The software can coordinate multiple AIVs in a pool to carry out setup changeovers along the entire line quickly and efficiently. Even when all operators are busy elsewhere, the machines get the new supplies automatically when they need them. And thanks to the machine’s ability to communicate, the system is aware of current consumption data or upcoming setups and can trigger the necessary activities automatically. ASM has already demonstrated all these processes live last year at various trade shows.
Tape waste removal
Automating line supplies requires more than new materials. Placement machines also generate waste. ASM addresses this with its ASM Waste Removal System. It involves a modular conveyor system underneath the machines that collects shredded tape leftovers and transports them to the end of the line where they are dumped into a container. When the container has filled up, an AIV picks it up and replaces it with an empty one. The conveyor system consists of individual modules (one per machine) and can be extended or shortened as needed.
New methods of working: Smart operator pool replaces rigid structures
Transmitting tasks and order data and information to the line operators can also be synchronized and optimized with smart solutions. With ASM Command Center, information no longer needs to be picked up. Instead, all tasks and associated information are communicated automatically and employees are instantly notified. As a result, the rigid assignment of people to individual lines or areas such as the warehouse or the setup preparation area becomes obsolete. Since everything and everyone is connected, the software is aware of the current material consumption, knows about upcoming production jobs, setups or maintenance operations, and receives trouble messages from the machines instantly.
Based on the above information, the software alerts operators who are trained in the respective task and are available. By being aware of each operator’s skills, the ASM Command Center can assign them and coordinate and prioritize all tasks appropriately via various mobile devices such as smartphones, tablets or smart watches – automatically, timely, and without delay. In this way, the employees can be used flexibly and as needed on the lines and in various other areas, turning individual operators into smart operator pools.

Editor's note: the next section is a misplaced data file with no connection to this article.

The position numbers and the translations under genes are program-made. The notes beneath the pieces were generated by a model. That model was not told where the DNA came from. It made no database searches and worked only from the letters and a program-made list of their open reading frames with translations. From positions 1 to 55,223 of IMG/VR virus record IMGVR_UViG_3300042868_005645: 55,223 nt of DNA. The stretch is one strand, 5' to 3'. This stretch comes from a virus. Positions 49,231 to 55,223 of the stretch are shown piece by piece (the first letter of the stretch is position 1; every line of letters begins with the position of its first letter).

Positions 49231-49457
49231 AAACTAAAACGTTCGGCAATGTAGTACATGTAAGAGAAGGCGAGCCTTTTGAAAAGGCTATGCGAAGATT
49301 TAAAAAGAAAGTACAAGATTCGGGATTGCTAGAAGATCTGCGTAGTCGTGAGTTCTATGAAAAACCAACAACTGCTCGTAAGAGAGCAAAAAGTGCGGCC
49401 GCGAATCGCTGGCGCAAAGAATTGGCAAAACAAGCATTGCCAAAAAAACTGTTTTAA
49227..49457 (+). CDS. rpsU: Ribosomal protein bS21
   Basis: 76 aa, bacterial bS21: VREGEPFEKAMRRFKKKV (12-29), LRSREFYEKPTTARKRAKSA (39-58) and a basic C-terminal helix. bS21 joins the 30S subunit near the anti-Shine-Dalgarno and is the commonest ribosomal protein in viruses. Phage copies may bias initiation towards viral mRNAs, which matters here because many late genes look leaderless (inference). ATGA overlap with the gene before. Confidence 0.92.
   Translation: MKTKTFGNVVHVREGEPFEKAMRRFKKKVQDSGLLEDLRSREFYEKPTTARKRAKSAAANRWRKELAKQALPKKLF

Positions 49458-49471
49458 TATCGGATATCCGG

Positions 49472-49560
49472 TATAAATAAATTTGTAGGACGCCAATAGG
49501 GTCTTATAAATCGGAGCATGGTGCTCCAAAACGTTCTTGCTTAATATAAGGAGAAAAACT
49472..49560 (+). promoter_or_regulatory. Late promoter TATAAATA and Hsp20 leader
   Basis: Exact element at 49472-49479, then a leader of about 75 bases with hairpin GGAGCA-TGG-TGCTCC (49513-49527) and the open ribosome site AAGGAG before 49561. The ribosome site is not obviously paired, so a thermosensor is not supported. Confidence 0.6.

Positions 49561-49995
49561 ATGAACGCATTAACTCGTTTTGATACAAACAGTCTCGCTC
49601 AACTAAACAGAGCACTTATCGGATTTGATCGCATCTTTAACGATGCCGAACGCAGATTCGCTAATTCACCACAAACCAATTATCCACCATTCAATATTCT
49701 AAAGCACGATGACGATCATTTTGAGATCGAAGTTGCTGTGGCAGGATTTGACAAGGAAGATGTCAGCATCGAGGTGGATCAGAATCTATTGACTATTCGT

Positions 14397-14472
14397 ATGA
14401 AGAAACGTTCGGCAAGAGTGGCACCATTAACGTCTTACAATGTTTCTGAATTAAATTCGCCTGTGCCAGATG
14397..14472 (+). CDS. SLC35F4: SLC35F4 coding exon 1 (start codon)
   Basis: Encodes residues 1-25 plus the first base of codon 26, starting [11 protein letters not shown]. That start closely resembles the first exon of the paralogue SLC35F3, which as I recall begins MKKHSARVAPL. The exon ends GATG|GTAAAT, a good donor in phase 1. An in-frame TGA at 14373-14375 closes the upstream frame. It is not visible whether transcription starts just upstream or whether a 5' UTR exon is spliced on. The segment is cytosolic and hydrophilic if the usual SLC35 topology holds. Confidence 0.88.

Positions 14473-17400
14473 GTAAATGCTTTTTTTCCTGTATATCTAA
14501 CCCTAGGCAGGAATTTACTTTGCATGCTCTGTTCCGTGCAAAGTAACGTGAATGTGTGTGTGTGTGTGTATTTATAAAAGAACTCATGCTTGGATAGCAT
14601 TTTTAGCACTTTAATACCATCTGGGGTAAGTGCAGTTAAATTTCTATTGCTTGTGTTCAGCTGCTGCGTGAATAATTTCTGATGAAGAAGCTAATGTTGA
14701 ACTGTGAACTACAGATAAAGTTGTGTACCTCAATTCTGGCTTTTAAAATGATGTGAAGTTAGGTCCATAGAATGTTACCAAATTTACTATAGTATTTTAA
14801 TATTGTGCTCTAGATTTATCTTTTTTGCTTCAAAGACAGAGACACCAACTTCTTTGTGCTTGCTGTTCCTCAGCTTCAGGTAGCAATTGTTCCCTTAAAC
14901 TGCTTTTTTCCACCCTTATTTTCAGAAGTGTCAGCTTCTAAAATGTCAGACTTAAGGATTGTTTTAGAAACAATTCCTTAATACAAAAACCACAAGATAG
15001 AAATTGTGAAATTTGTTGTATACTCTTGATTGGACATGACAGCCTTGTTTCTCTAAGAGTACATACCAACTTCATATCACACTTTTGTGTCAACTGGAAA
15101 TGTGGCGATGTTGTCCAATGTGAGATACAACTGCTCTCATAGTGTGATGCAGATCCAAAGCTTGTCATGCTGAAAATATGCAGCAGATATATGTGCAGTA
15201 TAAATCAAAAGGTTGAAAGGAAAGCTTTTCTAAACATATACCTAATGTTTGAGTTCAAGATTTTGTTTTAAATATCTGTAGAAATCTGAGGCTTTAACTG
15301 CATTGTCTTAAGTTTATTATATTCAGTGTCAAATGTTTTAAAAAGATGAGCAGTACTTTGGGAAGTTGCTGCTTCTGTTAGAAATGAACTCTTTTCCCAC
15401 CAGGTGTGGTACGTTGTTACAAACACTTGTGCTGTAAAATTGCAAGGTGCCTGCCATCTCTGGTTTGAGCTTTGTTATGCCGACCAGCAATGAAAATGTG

Autonomous process optimization
The ASM ProcessExpert, the world’s first self-learning SPI inline expert system which is already in use in many electronics factories, shows how far smart technologies have already come. The system combines the highly precise ASM ProcessLens SPI system with the ASM ProcessEngine expert software. For the first time, the system does not just control the paste printing process, it optimizes it proactively. And at the user’s request, it can even do all this entirely on its own with no manual assists.
To do this, it stores measurement data in databases along with sensor data and settings from the stencil printers, which it evaluates in real time with the help of big-data technologies. The system learns with each printed PCB by detecting the interdependencies between printing process results, stencil designs and printer settings. Instead of responding like classic SPI systems to violations of critical tolerance thresholds with alarms and line stops, the ASM ProcessExpert detects the slightest trends and makes appropriate corrections proactively before the printer exceeds the process window.
Modular and retrofittable
Since no two integrated smart factories are exactly alike, there is no single way to achieve them, which is why modularity and upgradeability are important basic concepts for ASM solutions. Users can move towards autonomous automation in stages based on their individual needs and capabilities. For example, the road to automated material logistics could start with smartly coordinated, AIV-supported material transports from storage systems like the ASM Material Tower to the setup preparation area or directly to the line. This could be followed by the introduction of smart operator pools or fully automated setup changeovers. Depending on the user’s needs, this strategy could then be continued until the desired level of automation has been achieved. An approach like this allows the user to stretch out his investments and minimize risks.